"In the fall of 1943, just after freeze up, there was an incident that makes my blood run cold when I think of it. Shortly after 0800 hours, on a cold, frosty morning, with poor visibility, a machine gunnery aircraft and a drogue shit were practicing air-to-air gunnery and due to poor visibility, the gunner opened fire right over the village of Port Stanley. I was alone at the Marine Section and had just gone outside when I heard the first short bursts of a few rounds. I could hear the bullets hitting the ground just a short distance away. I jumped down on the ice on the creek and stayed close to the wall of the dock. A few seconds later there was another burst right through the center of the village. I could hear bullets hitting the fishing fishing buildings across the creek. I had just climbed to the dock when Sob Taylor came running across the bridge, waving his arms and shouting, 'stop those gunners.' A bullet had come through the roof of his kitchen, grazed his wife's arm while she was cooking breakfast, hit the floor and bounced up, hit the ceiling and came to rest in a dish on the table. I called the Gunnery Section and they called in all gunnery and drogue ships until the fog lifted. Fortunately, Mrs. Taylor was not seriously injured."

    From Perry Clutterbuck, Fingal:

    "One day we were drawing hay into the barn where my brother now lives. We were drawing the hay off the wagon with a large hay fork, connected to a big rope. The rope was connected to a pickup truck, which backed down the barn bridge to pull the hay into the mow. Being someone who always wanted to be involved with what was going on, it was my job to pull the rope back up the hill so the truck would not run over it. While doing this I saw a Fairey Battle come down in the neighbor's field. We got over to the fence and had a good look at the plane. It came down with the wheels up and left a large mark across the hayfield. The propeller was bent, but there did not appear to be too much damage. A truck was brought in and the plane was loaded after the wings were taken off. It was not in the field very long."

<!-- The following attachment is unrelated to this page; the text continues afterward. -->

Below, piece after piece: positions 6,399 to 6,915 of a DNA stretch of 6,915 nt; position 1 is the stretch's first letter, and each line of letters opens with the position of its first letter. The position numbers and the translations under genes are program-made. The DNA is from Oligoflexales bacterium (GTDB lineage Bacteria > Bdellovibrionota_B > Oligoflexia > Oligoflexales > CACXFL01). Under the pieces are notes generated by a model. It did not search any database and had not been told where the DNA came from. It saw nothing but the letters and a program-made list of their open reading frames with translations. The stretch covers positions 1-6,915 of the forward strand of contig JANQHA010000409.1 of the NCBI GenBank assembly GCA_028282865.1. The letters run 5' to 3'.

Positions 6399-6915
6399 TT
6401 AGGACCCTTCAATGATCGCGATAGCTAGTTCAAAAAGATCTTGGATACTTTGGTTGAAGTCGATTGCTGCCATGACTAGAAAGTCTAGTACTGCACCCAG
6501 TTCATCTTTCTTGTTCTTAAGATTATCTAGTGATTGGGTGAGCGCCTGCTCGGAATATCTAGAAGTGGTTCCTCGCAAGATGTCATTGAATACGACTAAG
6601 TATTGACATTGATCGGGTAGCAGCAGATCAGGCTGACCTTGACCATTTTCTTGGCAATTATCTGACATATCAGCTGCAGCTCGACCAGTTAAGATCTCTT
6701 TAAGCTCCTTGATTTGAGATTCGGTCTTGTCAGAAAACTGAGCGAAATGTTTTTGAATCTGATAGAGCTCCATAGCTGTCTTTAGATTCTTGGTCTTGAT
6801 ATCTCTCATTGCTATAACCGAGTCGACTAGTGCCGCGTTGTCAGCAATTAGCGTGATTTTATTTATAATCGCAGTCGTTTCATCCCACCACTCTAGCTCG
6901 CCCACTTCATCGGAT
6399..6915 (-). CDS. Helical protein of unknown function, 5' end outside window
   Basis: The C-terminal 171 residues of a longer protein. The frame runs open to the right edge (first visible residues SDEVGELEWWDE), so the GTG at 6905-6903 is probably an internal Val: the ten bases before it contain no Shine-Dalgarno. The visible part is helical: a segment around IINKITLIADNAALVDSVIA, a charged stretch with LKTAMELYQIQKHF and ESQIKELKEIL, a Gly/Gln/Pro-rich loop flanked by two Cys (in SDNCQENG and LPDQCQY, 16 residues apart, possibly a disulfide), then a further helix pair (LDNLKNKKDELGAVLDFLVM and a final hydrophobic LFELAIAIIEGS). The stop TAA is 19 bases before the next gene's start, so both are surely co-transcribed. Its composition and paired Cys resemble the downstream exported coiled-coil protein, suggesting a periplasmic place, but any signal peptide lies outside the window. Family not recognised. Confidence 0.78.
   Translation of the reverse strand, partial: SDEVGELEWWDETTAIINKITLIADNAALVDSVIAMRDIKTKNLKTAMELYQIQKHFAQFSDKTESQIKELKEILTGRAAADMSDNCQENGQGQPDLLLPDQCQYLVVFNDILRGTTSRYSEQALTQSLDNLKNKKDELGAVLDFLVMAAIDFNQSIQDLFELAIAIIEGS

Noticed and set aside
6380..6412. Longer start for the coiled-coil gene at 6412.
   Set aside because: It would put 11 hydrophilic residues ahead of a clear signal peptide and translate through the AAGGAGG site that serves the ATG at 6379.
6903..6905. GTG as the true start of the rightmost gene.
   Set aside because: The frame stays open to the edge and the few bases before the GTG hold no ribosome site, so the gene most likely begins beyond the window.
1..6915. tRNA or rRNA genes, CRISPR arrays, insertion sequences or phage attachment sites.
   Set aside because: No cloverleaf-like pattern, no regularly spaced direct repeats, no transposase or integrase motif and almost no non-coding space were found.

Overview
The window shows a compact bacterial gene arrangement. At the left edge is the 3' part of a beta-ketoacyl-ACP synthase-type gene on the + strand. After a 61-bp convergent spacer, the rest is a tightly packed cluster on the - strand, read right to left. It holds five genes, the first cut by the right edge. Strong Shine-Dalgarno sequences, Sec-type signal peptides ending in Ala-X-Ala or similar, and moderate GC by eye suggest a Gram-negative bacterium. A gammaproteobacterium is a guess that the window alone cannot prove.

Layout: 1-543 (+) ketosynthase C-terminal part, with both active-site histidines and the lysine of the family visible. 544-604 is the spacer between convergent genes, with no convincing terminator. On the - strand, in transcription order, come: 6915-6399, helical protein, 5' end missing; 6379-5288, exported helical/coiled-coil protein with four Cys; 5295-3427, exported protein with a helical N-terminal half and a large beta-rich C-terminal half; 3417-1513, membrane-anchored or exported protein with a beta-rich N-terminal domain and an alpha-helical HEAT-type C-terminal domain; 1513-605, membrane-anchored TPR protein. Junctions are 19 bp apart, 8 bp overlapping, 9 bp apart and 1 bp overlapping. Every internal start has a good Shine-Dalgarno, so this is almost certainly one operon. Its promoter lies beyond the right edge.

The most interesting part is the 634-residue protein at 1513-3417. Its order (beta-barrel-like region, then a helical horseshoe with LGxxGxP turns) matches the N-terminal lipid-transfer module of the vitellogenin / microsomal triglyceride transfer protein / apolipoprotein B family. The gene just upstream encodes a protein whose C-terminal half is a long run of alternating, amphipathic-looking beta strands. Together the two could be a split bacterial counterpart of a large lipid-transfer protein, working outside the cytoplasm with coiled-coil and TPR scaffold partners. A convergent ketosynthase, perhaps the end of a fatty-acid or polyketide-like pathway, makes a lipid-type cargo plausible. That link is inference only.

Another from Cpl. Harry Brown:

    "Early in 1941, surveying began [for the school's bombing and gunnery ranges] and after about two weeks, two suitable sites, one south of Melbourne and the other near Dutton were selected."

    "The first few days of a new class were wild! Bombing range bombs crews talked about the first and second battles of Dutton and the battle of Melbourne. Bombs were dropped all over the area and at Melbourne one fell on the house of the farmer's wife who had so kindly served coffee and tea to the men clearing the sites. Fortunately it did not explode and no one was injured, but the farmer was irate when he reported it to the control tower. One day I was outside watching and LAC Ed Gilbert was manning the sight when I spotted one coming almost directly at the quadrant. I shouted a warning to Gilbert and fell to the ground to avoid flying splinters. The bomb hit about twenty yards from the shelter. I rushed in to check on Gilbert, as he had no time to get outside and found him crouched under the desk. We both had a good laugh over that one."
    A final memory from F/S Carl Colley:

    "Practicing continued and Carl was attached to the drogue section where he was required to go out into the fields and around the countryside picking up drogues. On one such occasion, a group of Australians were out picking up drogues and they found one that had been out in the field long enough for a skunk to claim it as her home. The Auzzies brought the drogue back to the station along with the unhappy skunk. Being from Australia they had no idea what the cute little creature was. Well, they found out, and they were not too popular around the station for the next few days."

         I hope these stories gave you even half the chuckle they gave the people who lived them! This week's post is just another piece of the positive outcomes and lighter times that come with every dark chapter. 
         Thanks for reading,
    Delany (@DLeitchHistory on Twitter)

    Wednesday, March 9, 2016

    World War Wednesdays: Elgin County's Own: The 91st Battalion

    The 91st Battalion colours

          It's come to my attention recently that there's a 100th anniversary coming up for Elgin County's own 91st Battalion, so I decided to make a post in honor of this amazing group of local heroes! Information is courtesy of a lovely project by James L. McCallum, which you can read in full here: and photos are thanks to Elgin County Archives.
    An assembly of the battalion, including their goat mascot, outside the barracks opposite the Wilson St. Armory, St. Thomas

         Elgin County's overseas battalion was formed on 25 October 1915, a year after Great Britain declared war on Germany. 940 men were trained for service under the command of Lt.-Col. Green, and it received its colours on 24 May 1916 after a parade through St. Thomas which ended at Pinafore Park.
    Marching west on Talbot Street, St. Thomas